Missouri sophomore defensive end Charles Harris owes a debt of gratitude to “Mr. John.”
Violence swirled around Harris growing up in Kansas City’s urban core, but Mr. John helped him channel some youthful aggression.
“When I was in middle school, I kind of got tired of getting picked on, so I went to my neighborhood (YMCA) and took some boxing classes,” Harris said.
Eventually, Harris met a man who lived on his block — an older guy he only knew as Mr. John — who sparred with him, teaching him a few finer points of pugilism.
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“Sparring, and also just growing up in Kansas City, I feel like I just had to be on my guard, sort of,” Harris said. “That definitely made me tougher.”
Harris said he was in perhaps a dozen fights or more as a kid, but “where I’m from, I don’t know if that really counts as a lot.”
Much gets made of Harris’ high school basketball career at Lincoln Prep, especially on TV broadcasts of Missouri games, but the skills he learned from boxing translate more directly to football’s weekly on-field trench warfare.
“There’s something about playing an individual sport where you have to only rely on yourself,” Tigers defensive line coach Craig Kuligowski said. “Either you’re mentally ready or you’re not mentally ready. You have to be prepared, and then you’ve got to be tough. … When you go out there in the ring, when you go out there on the (wrestling) mat, it’s you and that guy. There’s nobody else, so you can’t come back and point a finger.”
Preparing for what’s become a breakout sophomore campaign, Harris again incorporated boxing into his summer training regimen, sparring with a friend at a Columbia gym for a month.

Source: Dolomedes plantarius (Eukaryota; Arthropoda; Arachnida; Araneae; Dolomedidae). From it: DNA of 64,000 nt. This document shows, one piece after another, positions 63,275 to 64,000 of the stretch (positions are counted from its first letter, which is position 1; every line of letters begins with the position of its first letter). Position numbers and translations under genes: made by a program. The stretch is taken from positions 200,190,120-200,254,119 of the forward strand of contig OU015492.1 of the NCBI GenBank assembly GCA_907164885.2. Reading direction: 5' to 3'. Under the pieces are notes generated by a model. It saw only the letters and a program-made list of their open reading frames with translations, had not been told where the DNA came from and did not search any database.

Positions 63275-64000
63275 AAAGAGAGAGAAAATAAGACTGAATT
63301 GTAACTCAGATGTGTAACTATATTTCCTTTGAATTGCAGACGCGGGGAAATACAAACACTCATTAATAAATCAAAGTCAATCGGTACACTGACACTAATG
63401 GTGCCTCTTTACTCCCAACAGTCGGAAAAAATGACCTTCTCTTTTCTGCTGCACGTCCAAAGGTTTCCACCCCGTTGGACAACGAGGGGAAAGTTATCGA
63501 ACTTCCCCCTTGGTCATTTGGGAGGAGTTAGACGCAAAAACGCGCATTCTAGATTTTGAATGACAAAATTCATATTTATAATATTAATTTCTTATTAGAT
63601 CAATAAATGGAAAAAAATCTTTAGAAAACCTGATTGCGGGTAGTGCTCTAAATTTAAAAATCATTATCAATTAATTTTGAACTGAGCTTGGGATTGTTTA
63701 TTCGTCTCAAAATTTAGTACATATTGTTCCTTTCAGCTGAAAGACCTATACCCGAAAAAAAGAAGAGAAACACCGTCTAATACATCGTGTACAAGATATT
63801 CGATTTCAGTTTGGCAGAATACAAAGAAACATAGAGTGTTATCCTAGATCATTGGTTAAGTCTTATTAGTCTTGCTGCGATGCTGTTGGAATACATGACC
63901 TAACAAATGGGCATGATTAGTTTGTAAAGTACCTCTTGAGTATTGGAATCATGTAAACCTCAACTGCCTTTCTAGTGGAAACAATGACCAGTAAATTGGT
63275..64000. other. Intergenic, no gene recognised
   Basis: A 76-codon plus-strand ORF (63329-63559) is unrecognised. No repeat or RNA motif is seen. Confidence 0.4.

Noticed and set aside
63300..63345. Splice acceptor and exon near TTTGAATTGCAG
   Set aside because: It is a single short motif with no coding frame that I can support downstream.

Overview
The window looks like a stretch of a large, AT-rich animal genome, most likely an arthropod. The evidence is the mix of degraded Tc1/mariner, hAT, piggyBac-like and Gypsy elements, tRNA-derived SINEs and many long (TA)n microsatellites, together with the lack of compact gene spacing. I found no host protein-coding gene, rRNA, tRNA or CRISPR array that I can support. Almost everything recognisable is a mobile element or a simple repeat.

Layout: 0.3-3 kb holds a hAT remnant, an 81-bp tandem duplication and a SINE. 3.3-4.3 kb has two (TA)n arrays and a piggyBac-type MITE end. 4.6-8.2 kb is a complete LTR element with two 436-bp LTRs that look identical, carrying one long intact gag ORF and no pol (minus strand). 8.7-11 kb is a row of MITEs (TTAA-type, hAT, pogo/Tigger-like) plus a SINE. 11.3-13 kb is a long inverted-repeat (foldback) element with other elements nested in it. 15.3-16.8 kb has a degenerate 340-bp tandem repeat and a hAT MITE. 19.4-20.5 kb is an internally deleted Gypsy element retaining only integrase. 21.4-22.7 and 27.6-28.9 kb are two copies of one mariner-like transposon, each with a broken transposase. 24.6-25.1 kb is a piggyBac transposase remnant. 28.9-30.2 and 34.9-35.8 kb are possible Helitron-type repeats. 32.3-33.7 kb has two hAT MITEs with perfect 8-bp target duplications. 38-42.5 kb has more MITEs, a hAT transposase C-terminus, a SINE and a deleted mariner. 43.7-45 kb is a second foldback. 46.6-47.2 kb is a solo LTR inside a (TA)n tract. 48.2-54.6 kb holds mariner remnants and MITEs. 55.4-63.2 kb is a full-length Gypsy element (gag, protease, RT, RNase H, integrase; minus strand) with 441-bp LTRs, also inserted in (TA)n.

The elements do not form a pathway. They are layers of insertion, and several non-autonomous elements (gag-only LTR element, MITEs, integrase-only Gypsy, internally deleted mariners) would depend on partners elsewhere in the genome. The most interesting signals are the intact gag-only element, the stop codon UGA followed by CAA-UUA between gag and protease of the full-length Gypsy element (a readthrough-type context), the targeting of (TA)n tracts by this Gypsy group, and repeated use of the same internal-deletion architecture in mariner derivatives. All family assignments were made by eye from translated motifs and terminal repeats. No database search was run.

“It really worked on my hand-eye coordination in terms of actually seeing things develop,” said Harris, who is tied for first in the SEC with 15 1/2 tackles for a loss. “Seeing punches come at me, that correlates to on the field where I can see somebody’s hands about to be placed at a certain spot on my body and I can knock it off.”
Harris, who is tied for the third nationally in tackles for a loss, is on pace for 25 this season if Missouri can reach a bowl game.
That would break MU’s all-time single-season record of 24 currently shared by Justin Smith (2000) and Keith Wright (2002).
“You could see this spring he had taken his game to another level,” Missouri coach Gary Pinkel said. “He’s just an amazing competitor — great kid and very driven to be great, to make that next move up. It’s really neat to see him mature and be the player he is right now. The upside, too, is what’s he going to be like a year from now?”
Harris is tied for third on the Tigers with 44 tackles, trailing only linebackers Kentrell Brothers and Michael Scherer, and his six sacks are tied with redshirt freshman Walter Brady for most on the team.
“He’s getting better,” Kuligowski said. “We pull up film of last year and watch him take on a block, and his feet aren’t as good as they are now, his hands aren’t as good as they are now. His get-off is better now. He’s stronger. All these things lead toward being a good player.”
Ironically, Harris wants to heal people after football as an occupational therapist, a field he was drawn to because his mother, Deborah Clark, has multiple sclerosis.
Medical school might have to wait until after an NFL career, but Harris, who is eligible for the 2016 NFL Draft as a redshirt sophomore, has no immediate plans to turn pro.
“I haven’t played a full season with Harold Brantley yet,” Harris said. “That was a guy that really kept me motivated during spring ball. … Once we lost Harold for this season (to a car wreck in June), I just feel like I’m obligated to stay for another year — not only for Mizzou and Mizzou fans and this Mizzou team in general, but also just for Harold himself. That’s kind of my big brother, who showed me the ropes and got me more passionate about the game.”